Mycobacterium ulcerans infects the skin and subcutaneous tissues and secretes a lipid toxin, mycolactone, which causes open skin lesions, known as Buruli ulcers.
In this issue of the Journal of Clinical Investigation, researchers led by Caroline Demangel at the Pasteur Institue in Paris investigated the molecular actions of mycolactone and found that it dysregulates the cellular skeleton (cytoskeleton) through activation of a protein known as N-WASP. They found that excessive N-WASP activity caused defects in cell adhesion and migration that impaired the integrity of the skin.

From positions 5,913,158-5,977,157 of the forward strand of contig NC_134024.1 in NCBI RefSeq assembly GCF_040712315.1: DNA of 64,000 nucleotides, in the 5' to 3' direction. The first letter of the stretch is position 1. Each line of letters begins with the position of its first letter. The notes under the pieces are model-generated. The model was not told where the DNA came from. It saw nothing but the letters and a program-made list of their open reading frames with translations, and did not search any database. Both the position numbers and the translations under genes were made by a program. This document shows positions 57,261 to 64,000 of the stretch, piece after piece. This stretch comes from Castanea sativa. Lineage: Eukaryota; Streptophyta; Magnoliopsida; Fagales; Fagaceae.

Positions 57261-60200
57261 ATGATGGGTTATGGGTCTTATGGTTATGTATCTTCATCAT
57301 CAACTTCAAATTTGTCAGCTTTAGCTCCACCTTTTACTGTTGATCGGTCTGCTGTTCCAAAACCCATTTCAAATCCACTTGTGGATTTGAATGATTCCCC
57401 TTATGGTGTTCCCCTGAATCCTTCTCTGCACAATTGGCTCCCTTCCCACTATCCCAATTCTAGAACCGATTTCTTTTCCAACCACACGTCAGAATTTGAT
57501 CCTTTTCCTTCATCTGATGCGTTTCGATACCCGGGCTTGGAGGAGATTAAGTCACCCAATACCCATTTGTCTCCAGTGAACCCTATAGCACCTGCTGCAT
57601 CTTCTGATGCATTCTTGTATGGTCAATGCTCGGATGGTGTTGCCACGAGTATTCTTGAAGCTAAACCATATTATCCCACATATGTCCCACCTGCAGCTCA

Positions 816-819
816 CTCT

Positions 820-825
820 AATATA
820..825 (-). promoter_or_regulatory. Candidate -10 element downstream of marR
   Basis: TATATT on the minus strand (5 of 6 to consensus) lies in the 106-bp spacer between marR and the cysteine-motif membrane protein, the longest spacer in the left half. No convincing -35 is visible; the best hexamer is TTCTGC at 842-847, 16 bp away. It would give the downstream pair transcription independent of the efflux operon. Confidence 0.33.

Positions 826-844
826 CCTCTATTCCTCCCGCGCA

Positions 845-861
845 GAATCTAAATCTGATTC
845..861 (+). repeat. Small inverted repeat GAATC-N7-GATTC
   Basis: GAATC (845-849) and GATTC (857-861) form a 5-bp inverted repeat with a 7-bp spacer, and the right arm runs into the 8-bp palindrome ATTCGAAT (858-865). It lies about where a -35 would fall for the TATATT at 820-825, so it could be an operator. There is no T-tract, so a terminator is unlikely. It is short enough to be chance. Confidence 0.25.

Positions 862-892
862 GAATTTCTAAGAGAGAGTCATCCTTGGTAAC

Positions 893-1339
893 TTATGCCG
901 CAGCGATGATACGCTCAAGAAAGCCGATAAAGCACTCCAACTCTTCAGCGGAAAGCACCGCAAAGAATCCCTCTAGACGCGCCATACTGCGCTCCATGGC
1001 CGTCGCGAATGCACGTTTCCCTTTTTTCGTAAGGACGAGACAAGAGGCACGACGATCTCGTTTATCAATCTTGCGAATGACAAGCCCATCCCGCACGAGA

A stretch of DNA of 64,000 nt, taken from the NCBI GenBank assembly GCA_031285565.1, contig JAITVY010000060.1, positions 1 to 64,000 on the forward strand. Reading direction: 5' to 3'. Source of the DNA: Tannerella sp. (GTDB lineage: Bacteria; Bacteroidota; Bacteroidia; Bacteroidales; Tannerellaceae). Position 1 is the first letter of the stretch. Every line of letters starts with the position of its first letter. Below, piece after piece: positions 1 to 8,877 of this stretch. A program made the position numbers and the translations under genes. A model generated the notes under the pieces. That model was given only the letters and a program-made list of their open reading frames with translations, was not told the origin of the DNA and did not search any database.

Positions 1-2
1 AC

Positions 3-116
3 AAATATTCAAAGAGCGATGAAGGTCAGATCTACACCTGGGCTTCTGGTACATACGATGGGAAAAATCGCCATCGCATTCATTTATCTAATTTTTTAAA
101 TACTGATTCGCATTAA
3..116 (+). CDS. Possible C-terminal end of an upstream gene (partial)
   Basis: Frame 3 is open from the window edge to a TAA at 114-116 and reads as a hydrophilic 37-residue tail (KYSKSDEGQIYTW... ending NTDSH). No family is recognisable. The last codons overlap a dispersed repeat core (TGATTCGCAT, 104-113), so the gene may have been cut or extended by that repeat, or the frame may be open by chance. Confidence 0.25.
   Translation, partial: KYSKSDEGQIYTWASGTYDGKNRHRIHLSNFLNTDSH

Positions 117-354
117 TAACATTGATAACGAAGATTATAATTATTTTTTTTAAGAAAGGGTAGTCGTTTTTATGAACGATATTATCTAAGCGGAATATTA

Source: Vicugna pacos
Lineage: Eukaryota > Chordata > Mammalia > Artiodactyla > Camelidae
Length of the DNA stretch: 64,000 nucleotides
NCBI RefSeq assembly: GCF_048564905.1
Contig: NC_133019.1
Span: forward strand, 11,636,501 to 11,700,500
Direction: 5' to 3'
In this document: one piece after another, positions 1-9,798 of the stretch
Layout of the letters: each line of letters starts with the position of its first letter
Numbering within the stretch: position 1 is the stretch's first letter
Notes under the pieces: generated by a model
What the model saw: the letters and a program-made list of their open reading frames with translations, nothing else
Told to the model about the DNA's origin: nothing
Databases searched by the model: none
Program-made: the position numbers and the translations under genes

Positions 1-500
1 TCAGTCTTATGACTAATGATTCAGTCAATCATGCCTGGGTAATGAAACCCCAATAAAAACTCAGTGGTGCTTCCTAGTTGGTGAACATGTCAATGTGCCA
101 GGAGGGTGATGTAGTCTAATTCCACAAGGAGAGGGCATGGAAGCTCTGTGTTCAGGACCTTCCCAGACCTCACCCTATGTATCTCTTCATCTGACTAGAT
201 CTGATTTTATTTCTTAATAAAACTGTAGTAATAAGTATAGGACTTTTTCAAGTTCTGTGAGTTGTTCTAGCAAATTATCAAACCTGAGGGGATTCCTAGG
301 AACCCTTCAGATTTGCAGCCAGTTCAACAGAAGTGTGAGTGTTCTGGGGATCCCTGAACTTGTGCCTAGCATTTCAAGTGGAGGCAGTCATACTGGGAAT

Demangel and colleagues demonstrated that they could block the degradation process by administration of the N-WASP inhibitor wiskostatin. These results reveal the molecular pathogenesis of M. ulcerans and suggest that drugs that disrupt mycolactone/N-WASP interaction could be used to treat Buruli ulcers.